comic | episodes & e-books | store | about
< previous post | next post > | all news from Aug. 2011 News archive | News search | RSS
 
  Tranquility, space pin-ups, & C.O.L.B.E.R.T.Aug 20, 2011 2:25 AM PDT | url
 
Added 1 new A* page:A super-big "you are awesome" to the guys at BurntWeiners.com ("A Comic Book Review & Discussion Podcast From Guys Who Know Less About Comics Than You Do!") for not only writing up a really nice review of A*, but also for spending about eight minutes of (note: contains lots of (im)mature language in amusing banter form!) their most recent podcast discussing it. :) I always love to see (or hear!) what other people think of A*, and this is, like, the most people have had to say about it in one go before, and certainly some of the most well-articulated things that have been said about it, so that was really nice to get to listen to.
 
But also check out that podcast if you just have any interest in other webcomics whatsoever, because they really did come up with a large number of very interesting ones. And if you enjoy that, their earlier webcomics podcast, from last October, is a good listen as well.
 
~~~~~~~~~
 
All right, time to continue the space module coverage I started yesterday!
 
I already talked about the Italian-made Harmony and Columbia modules of the International Space Station, so today I'll start off with the most recent one: Tranquility, made by the ESA (European Space Agency) and ISA (Italian Space Agency), was lifted up to the station in February of last year by the Space Shuttle Endeavour; Wikipedia has this really fantastic photo of the module being transferred from Endeavour to its spot on the ISS:
 
Image
image by NASA (source)
 
Tranquility has "the most advanced life support systems ever flown in space," recycling waste water, generating oxygen, and monitoring and cleaning the air in the station. It hosts a bathroom, and is also used for "exercise, storage, and robotics work in connection with Cupola."
 
I talked about the 20-inch window in the Destiny module yesterday, but Tranquility's Cupola is the largest window ever flown in space: about two meters in diameter, consisting of seven panes, each with a shutter that can be closed to protect the pane from micrometeorites and space debris. It also just looks really cool, so now I'm going to roll in a bunch of photos of it:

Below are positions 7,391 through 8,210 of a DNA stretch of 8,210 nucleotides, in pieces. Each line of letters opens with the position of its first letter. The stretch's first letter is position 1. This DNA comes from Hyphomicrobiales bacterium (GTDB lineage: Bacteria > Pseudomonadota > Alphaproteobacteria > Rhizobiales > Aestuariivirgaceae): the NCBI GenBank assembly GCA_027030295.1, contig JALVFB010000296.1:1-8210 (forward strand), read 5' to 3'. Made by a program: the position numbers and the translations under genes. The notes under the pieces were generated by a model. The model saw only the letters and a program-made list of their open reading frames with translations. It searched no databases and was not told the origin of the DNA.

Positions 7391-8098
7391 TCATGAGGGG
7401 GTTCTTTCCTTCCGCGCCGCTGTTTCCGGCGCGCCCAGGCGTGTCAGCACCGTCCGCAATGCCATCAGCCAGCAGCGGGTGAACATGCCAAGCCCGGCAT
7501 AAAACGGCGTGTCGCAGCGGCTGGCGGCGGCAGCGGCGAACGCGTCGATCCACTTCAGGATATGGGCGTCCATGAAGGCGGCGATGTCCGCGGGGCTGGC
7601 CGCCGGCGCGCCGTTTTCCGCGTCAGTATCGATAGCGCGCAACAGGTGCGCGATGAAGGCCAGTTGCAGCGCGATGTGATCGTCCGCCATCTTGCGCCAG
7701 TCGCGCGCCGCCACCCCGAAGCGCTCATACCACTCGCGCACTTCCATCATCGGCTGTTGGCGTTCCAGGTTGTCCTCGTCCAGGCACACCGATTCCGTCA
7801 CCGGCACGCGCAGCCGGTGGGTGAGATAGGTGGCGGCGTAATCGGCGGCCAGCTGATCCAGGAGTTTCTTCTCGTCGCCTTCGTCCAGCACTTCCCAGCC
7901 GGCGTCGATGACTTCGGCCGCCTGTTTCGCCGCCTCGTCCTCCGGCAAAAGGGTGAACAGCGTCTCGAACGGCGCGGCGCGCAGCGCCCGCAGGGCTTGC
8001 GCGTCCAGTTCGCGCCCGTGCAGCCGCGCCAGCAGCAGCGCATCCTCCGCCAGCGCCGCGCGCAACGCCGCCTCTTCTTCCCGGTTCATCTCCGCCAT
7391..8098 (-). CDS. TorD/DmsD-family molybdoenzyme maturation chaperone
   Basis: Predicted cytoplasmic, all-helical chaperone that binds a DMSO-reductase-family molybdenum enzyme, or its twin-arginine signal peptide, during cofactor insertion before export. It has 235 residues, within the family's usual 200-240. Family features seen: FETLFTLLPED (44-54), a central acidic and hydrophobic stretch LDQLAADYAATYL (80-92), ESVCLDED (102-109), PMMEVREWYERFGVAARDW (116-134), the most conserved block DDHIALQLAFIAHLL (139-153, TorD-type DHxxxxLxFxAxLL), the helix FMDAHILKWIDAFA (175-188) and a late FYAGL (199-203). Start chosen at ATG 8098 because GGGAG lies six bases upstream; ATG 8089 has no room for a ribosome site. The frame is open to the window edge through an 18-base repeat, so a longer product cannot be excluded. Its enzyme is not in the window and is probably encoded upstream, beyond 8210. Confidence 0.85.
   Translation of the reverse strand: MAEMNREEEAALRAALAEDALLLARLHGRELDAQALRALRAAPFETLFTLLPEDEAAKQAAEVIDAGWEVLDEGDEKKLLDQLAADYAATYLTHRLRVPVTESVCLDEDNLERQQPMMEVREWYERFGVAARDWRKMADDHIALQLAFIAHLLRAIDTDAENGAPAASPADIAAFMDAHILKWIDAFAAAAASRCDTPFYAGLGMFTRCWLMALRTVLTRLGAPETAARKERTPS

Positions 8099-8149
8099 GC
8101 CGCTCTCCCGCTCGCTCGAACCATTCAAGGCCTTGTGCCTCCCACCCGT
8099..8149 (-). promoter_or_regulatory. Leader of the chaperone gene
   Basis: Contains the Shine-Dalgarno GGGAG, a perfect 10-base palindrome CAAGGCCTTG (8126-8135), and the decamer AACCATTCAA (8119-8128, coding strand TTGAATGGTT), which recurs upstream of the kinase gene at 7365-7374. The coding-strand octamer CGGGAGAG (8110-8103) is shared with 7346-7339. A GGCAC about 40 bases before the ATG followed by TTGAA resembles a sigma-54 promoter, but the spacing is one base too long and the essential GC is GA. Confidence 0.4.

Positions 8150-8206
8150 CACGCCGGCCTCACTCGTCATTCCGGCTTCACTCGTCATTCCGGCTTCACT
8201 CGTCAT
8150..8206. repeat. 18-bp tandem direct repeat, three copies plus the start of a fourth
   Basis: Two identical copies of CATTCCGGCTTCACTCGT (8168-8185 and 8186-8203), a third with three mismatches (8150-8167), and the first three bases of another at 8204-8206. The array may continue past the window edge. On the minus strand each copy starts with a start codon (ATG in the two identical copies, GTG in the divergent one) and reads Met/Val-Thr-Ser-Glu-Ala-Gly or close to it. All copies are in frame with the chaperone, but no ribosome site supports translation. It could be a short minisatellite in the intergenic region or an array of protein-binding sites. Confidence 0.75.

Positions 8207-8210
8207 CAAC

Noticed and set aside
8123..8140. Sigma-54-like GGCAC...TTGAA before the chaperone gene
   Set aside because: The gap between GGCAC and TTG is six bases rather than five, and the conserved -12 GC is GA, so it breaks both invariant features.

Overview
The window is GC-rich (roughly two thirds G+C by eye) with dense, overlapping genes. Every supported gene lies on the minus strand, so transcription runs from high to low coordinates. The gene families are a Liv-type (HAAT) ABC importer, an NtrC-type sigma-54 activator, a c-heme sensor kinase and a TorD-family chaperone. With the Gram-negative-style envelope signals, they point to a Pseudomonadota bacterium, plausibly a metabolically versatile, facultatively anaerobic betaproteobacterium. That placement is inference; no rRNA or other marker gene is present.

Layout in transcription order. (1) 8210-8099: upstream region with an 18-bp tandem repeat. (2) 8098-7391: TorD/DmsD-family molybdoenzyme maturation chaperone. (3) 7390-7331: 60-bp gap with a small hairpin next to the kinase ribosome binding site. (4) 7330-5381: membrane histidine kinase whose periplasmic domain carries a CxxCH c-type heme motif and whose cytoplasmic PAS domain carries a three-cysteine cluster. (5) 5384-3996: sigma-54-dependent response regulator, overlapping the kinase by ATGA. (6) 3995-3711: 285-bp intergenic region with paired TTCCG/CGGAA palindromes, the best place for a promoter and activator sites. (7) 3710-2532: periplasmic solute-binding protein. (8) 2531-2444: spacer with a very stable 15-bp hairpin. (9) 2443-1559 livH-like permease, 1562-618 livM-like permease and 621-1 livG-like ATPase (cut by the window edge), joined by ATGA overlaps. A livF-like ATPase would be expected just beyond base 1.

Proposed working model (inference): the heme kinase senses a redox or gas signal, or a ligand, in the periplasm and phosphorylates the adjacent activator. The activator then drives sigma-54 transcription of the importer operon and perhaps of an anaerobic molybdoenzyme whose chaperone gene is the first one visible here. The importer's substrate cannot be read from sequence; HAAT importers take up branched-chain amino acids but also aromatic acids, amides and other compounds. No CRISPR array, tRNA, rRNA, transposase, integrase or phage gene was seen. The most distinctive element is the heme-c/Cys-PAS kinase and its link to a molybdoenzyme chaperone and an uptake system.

Image
image by NASA/Tracy Caldwell Dyson (source)
 
^ A self-portrait! She did a pretty good job setting this one up, I'd say--not only getting the rim of the Earth just right, but also keeping her considerable hair out of the way!
 
Image
image by NASA (source)
 
^ The Sahara Desert seen through all seven windows.
 
Image
image by NASA (source)
 
^ Doug Wheelock working inside the cupola; here you can see the various positions of the protective shutters.
 
Image
image by NASA (source)
 
^ Nicholas Patrick, removing the last of the insulation and launch restraint bolts from the newly installed Cupola in February 2010.
 
Tranquility gained a good deal of notoriety in the year before its launch, when popular television comedian Steven Colbert had viewers of his "The Colbert Report" show stuff the ballot box of the naming contest NASA was holding for the module. "Colbert" won, with nearly 20% of the 1.2 million votes--40,000 votes ahead of the runner-up, the NASA-provided name "Serenity." In the end, though, NASA I guess decided they'd better overrule that outcome, and decided on "Tranquility" in honor of the 40th anniversary of the Apollo 11 landing in the Moon's "Sea of Tranquility." But to show they were (sort of) good sports, they named the module's exercise treadmill "Combined Operational Load Bearing External Resistance Treadmill," or "C.O.L.B.E.R.T." for short. One of their best acronyms so far, you'd have to say!
 
There are still a few more descendents of Spacelab's modules to talk about, but there just too many cool photos to make people download in one post--so I'll have another big batch for you on Monday!
 
Oh and also don't forget to check for a new page of my weekly fairy tale comic, "The Princess and the Giant," this Sunday! Here's a teaser of and link to last week's page, in case you missed it:
 
Image
 
 
 
 
·····
 
 
 
 
 
< previous post | next post > | all news from Aug. 2011 News archive | News search | RSS
 
Copyright 2020 Ben Chamberlain. All rights reserved. | Privacy Policy